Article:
With the end of the Cold War, the DIA had to reevaluate its priorities and organization. DoD leaders decided to move the Armed Forces Medical Intelligence Center (AFMIC) and the Missile and Space Intelligence Center (MSIC) to DIA after being part of the U.S. Army. The agency also undertook one of the most profound reorganizations in its history in 1993. This restructuring essentially rebuilt the agency from the bottom up, bringing about a new level of integration among the DIA, military services, and combatant commands. This integration helped provide intelligence support to U.S. and United Nations forces involved in crises in Somalia, the former Yugoslavia and Haiti. In 1994, the DIA received a third Joint Meritorious Unit Award for intelligence support during these crises.
The 9/11 terrorist attacks resulted in the deaths of seven DIA employees when American Airlines flight 77 crashed into the Pentagon. With the launching of the Global War on Terrorism by the administration of George W. Bush, the agency’s role only grew in significance. It provided intelligence used by the Bush administration to justify the invasion of Iraq in 2003—intelligence that subsequently was criticized for lacking actual data about Iraq’s link to al Qaeda. The agency also has found itself swept up in controversies that arose as a result of the Bush administration’s no-holds-barred attitude in going after suspected terrorists, including the Abu Ghraib scandal (see Controversies).
Gulf Intelligence Draws Complaint by Schwarzkopf (by Michael Wines, New York Times)
A key component of the DoD, the DIA serves as the Pentagon’s top spy agency responsible for providing data on foreign militaries. As discussed in its strategic plan, the DIA provides information for a range of stakeholders, from military field commanders to intelligence experts outside of DoD to officials in the White House, including the President. The kind of intelligence that the agency produces can include details on foreign military and paramilitary forces, their capabilities and intentions; proliferation of weapons of mass destruction; threats of international terrorism; international narcotics trafficking; and defense-related foreign political, economic, industrial, geographic, and medical and health information.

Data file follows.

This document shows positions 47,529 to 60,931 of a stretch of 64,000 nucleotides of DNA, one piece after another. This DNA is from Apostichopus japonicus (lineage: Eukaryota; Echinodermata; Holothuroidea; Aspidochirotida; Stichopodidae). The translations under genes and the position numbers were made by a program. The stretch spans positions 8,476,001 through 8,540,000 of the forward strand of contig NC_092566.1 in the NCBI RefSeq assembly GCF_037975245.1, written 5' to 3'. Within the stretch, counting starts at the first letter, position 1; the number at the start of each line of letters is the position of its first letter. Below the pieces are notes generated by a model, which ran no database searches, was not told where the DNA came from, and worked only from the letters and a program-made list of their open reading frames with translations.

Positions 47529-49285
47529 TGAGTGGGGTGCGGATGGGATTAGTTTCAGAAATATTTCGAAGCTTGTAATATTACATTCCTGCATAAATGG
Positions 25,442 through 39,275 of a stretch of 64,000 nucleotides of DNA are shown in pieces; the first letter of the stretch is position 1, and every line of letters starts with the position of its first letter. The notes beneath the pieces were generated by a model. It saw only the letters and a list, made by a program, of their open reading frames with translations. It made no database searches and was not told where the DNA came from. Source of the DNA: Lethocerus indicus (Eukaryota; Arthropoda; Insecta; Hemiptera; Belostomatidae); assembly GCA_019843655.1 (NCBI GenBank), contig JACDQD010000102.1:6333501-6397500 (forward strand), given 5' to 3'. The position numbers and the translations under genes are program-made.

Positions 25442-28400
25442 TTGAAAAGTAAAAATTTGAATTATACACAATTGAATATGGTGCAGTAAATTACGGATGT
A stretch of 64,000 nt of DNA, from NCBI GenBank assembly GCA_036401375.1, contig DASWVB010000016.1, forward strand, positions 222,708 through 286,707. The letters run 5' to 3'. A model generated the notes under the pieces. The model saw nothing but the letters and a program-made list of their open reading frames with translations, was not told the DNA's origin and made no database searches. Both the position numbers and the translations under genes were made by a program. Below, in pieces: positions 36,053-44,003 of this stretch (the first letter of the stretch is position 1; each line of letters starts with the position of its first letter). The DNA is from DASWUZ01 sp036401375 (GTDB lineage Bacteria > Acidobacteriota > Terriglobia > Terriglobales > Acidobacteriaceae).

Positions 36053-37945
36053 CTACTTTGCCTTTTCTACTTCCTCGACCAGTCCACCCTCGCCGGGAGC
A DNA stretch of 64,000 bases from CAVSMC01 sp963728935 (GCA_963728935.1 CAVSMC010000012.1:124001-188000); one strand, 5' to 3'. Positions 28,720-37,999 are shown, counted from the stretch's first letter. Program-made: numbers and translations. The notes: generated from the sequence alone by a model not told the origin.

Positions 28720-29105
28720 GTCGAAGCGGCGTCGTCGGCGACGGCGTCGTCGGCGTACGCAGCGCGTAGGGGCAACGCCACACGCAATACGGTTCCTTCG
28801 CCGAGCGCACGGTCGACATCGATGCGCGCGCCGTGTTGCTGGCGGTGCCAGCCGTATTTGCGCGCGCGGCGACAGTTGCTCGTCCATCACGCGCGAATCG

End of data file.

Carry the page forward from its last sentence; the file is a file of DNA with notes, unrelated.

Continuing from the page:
DIA Centers: The DIA is headquartered at the Pentagon in Washington D.C., with major operational activities at the Defense Intelligence Analysis Center (DIAC) in Washington D.C., the National Center for Medical Intelligence (NCMI) in Frederick, Maryland, and the Missile and Space Intelligence Center (MSIC) (pdf) in Huntsville, Alabama.
NCMI is the sole DoD producer of medical intelligence. The center provides intelligence on foreign infectious diseases and environmental health risks, foreign military and civilian health care systems, as well as “infrastructures and foreign biomedical development and life science technologies of military medical significance” (read: biological warfare). The Missile and Space Intelligence Center keeps watch on foreign missile systems, both surface-to-air and ballistic missiles with ranges less than 1,000 km. MSIC determines characteristics, capabilities and limitations of foreign military systems, including data about related weapons, weapon system material, research, development, test, evaluation, and production.